Your eyes most likely hit that part inside the parenthesis and try to process it as if it were one cohesive word. The truth is each character inside the parenthesis is actually like a whole word or even a phrase. What trips you up is you're used to reading sentences where there's spaces between whole words and periods that end cohesive thoughts. When you try to read this, you have to stop and tease the this one "word" apart into what it's actually doing.

However, if you've been programming for a while, you're already processing and understanding a symbolic language, just one that's a bit closer to a human language. What you need to do is take this tiny bit of symbolic literacy skill and turn it into a real skill at reading symbols. To do this you need to do what you do when learning any language: Translate it to and from the language you're currently know the best.

Imagine if you could write your regular expressions like this:

name.match(/
        ^    # from the beginning
        [    # a set of chars containing
          \d # any digit
          a  # the letter a
          -  # through
          z  # the letter z
        ]    # end class
        +    # one or more
        \d   # any digit
        $    # to the end
        /);

Now it makes a bit more sense because every symbol in the regex is explained in English. You can now say, "Match from the start a set of one or more digits or a-z followed by any digit to the end of the string." You could even get more succinct and say, "Match completely one more digits or lowercase letters followed by a digit."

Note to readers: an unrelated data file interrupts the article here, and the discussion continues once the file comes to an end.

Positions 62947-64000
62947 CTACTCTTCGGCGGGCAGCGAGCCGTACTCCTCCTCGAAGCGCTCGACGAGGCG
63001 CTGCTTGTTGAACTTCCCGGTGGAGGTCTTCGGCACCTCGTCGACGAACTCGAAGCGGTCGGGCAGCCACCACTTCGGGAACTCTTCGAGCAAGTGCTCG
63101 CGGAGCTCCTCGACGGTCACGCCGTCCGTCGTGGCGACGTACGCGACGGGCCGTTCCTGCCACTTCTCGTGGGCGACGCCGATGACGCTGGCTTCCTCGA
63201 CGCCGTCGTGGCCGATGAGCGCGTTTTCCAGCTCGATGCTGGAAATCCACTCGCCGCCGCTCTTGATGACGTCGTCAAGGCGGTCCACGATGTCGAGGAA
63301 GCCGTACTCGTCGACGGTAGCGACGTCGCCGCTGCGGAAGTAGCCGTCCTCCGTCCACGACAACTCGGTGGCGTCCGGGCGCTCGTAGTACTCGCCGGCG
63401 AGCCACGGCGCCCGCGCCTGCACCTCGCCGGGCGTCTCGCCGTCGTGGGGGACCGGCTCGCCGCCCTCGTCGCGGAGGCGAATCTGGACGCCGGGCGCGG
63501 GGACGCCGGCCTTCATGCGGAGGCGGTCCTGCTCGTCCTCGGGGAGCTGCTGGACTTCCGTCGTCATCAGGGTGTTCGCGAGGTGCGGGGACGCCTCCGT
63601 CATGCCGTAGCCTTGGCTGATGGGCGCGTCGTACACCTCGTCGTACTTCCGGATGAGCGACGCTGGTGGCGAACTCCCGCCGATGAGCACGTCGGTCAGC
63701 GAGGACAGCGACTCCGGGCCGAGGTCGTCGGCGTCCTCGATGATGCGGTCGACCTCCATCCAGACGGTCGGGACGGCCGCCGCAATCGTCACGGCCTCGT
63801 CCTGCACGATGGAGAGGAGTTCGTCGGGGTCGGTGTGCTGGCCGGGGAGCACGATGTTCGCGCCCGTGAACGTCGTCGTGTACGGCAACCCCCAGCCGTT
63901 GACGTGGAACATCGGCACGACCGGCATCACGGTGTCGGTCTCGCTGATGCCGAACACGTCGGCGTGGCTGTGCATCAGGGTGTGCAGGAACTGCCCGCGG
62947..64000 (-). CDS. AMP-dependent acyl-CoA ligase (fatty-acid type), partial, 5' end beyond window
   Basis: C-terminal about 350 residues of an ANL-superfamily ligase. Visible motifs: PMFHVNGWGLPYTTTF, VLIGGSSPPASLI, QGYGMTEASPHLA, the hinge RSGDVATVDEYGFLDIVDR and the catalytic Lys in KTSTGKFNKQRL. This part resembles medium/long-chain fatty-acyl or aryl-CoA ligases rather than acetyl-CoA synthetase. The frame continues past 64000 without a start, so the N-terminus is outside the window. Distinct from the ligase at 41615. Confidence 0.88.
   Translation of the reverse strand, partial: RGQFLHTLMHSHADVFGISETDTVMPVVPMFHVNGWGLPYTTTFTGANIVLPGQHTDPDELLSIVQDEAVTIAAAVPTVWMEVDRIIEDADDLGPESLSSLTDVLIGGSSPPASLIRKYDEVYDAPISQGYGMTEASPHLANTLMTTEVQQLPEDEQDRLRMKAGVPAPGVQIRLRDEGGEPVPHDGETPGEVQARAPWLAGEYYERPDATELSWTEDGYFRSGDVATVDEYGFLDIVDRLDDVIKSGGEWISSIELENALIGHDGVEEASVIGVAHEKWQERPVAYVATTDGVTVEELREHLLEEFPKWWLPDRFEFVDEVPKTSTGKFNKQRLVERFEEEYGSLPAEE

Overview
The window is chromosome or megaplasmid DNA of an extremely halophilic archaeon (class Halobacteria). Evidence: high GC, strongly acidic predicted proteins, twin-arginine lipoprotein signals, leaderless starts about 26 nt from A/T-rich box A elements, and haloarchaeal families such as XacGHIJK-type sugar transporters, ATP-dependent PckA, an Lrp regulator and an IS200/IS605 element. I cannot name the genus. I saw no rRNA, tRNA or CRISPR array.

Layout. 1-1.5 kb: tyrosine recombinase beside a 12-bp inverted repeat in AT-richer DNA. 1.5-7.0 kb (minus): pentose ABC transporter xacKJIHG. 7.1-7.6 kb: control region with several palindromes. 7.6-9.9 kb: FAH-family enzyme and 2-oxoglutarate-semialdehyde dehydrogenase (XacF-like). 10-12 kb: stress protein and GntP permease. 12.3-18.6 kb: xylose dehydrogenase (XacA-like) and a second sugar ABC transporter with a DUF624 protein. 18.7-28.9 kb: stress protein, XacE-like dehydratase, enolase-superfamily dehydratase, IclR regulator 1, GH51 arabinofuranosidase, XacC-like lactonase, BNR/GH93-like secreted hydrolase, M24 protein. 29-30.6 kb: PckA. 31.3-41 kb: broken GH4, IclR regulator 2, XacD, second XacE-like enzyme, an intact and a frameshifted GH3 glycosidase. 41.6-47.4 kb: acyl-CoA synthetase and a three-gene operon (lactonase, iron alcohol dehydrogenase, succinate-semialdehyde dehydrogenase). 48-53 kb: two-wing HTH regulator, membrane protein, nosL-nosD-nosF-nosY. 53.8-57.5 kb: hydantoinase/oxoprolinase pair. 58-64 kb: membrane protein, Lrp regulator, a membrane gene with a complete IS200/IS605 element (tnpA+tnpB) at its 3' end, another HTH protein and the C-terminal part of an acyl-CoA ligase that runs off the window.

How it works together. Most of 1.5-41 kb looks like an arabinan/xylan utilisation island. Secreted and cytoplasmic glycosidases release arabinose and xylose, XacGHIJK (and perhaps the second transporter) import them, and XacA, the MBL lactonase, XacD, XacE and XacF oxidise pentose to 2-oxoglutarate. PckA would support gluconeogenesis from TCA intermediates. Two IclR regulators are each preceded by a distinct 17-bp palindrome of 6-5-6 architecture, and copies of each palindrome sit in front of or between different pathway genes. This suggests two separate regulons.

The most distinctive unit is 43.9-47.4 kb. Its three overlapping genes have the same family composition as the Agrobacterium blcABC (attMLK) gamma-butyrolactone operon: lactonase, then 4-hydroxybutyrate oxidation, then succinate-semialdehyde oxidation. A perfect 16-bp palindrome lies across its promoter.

In this book I'm going to teach you to read regular expressions by showing you how to convert them back and forth from English such that you can break down any that you find. You'll also learn good habits for writing regular expressions, and more importantly when to not use them. They're handy tools, but like any tool they're for a particular job.

The Giants In Tiny Pants Problem

The problem that all symbolic languages have is an expert in them, using time and continuous evolution, can eventually describe everything as one gigantic equation. They start with something simple and go bad as they tack on hack after hack to handle more and more edge cases. In regular expressions you end up with the infamous infamous Mail::RFC822::Address monstrosity. Here's just the top 6 lines of all 82 lines in this one regular expression:

::
(?:(?:rn)?[ t])*(?:(?:(?:[^()<>@,;:\".[] 000-031]+(?:(?:(?:rn)?[ t] )+|Z|(?=[["()<>@,;:\".[]]))|"(?:[^"r\]|\.|(?:(?:rn)?[ t]))*"(?:(?: rn)?[ t])*)(?:.(?:(?:rn)?[ t])*(?:[^()<>@,;:\".[] 000-031]+(?:(?:( ?:rn)?[ t])+|Z|(?=[["()<>@,;:\".[]]))|"(?:[^"r\]|\.|(?:(?:rn)?[ t]))*"(?:(?:rn)?[ t])*))*@(?:(?:rn)?[ t])*(?:[^()<>@,;:\".[] 000-0 31]+(?:(?:(?:rn)?[ t])+|Z|(?=[["()<>@,;:\".[]]))|[([^[]r\]|\.)*](?:(?:rn)?[ t])*)(?:.(?:(?:rn)?[ t])*(?:[^()<>@,;:\".[] 000-031]+ ... for 82 lines ...